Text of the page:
Written by Mihir Vasavda
The new coach's first priority will be the Sultan Azlan Shah Cup in Malaysia in early April. (Source: PTI)
Having spoken to his peers and observed Indian hockey from a distance, Paul van Ass knows managing the team isn’t restricted to the dressing room alone. The Dutchman arrived in India on the weekend armed with a book on the country’s sociological demographics, which he hopes will help him understand the players better.
And he was on the job on Monday morning, supervising a two-hour session that kicked off the national camp at the Major Dhyan Chand Stadium in New Delhi. Van Ass, who inherits a strong team from the Terry Walsh era along with a cameo coaching role by Roelant Oltmans, was introduced to the players during breakfast where he is believed to have told them to ‘aim for a podium finish at the Rio Games and target nothing less than that.’
India is so far the only country to qualify for next year’s Olympic Games and Van Ass’s first major assignment will be the Sultan Azlan Shah Cup in Malaysia from April 5 to 12. The selection trials for the tournament — which will feature teams like Australia, New Zealand, South Korea, Canada and hosts Malaysia — will be held on March 20.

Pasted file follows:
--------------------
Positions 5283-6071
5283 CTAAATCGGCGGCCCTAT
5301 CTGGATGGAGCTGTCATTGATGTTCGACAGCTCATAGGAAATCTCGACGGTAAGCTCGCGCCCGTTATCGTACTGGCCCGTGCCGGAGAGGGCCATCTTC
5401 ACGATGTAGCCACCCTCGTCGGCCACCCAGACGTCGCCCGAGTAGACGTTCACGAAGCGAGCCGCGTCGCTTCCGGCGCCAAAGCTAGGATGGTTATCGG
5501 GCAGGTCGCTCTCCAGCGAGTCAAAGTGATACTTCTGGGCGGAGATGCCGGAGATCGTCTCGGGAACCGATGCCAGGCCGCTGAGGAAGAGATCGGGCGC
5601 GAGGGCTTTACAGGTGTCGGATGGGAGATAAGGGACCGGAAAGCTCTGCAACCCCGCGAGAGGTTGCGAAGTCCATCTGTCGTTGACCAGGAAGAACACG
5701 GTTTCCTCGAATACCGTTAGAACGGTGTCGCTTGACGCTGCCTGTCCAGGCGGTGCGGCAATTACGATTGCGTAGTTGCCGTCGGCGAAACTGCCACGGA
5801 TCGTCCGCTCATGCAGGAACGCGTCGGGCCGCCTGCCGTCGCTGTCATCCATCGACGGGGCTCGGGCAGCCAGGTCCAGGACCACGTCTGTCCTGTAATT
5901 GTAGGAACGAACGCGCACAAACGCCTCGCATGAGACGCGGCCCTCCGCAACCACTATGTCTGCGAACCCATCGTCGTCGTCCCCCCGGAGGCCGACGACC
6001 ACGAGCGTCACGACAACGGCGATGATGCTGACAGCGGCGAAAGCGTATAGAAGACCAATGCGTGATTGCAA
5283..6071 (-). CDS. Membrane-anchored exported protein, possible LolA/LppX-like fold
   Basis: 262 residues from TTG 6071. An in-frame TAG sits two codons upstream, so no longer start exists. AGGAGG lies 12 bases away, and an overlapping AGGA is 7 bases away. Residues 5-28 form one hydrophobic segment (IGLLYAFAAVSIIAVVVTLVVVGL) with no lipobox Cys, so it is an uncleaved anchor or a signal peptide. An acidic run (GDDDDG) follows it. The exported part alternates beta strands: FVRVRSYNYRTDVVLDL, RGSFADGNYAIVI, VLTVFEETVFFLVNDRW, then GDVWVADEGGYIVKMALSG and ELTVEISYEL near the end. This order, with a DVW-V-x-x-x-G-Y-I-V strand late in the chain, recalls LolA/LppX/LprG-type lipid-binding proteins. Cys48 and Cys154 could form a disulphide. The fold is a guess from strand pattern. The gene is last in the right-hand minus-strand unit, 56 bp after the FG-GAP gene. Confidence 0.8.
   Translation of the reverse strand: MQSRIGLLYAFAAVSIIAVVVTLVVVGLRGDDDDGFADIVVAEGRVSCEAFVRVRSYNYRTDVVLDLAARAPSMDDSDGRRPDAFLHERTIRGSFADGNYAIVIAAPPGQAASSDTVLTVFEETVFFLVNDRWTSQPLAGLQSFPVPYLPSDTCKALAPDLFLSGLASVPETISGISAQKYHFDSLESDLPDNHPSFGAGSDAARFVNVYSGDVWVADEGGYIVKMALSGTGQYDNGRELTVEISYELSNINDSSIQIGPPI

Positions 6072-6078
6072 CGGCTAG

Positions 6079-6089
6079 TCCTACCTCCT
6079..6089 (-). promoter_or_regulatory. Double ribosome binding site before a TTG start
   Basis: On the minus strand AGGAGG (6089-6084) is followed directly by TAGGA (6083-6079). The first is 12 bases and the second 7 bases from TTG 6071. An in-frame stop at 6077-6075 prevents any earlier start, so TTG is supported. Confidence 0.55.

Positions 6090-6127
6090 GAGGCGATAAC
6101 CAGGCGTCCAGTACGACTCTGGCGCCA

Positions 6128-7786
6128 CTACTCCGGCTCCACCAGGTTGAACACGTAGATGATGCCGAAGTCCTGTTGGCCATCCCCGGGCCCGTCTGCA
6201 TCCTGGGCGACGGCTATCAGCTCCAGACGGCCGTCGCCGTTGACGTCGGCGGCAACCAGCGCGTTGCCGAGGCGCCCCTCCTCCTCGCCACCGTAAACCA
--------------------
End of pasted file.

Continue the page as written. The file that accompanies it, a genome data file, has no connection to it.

Hockey India high performance director Oltmans, who was the interim coach before Van Ass was appointed, said there will not be much change in the style of play India has adopted. Over the last 12 months, India had improved defensively and there was more structure to the way the team played, apart from being effective on counterattacks.
Oltmans said he expects his compatriot to bring more details into the process that began two years ago. “We started a process two years ago and we will continue the progress we have made. Paul will bring his own details into the programme. Terry (Walsh) had done that, (Michael) Nobbs had done it, I had done that as well. Now it’s Paul’s turn. The perspective remains the same. We will look into what happens when we are in possession and not in possession, during turnover movements, etc. These are the details we will focus on but overall, I don’t think things will change much,” Oltmans said.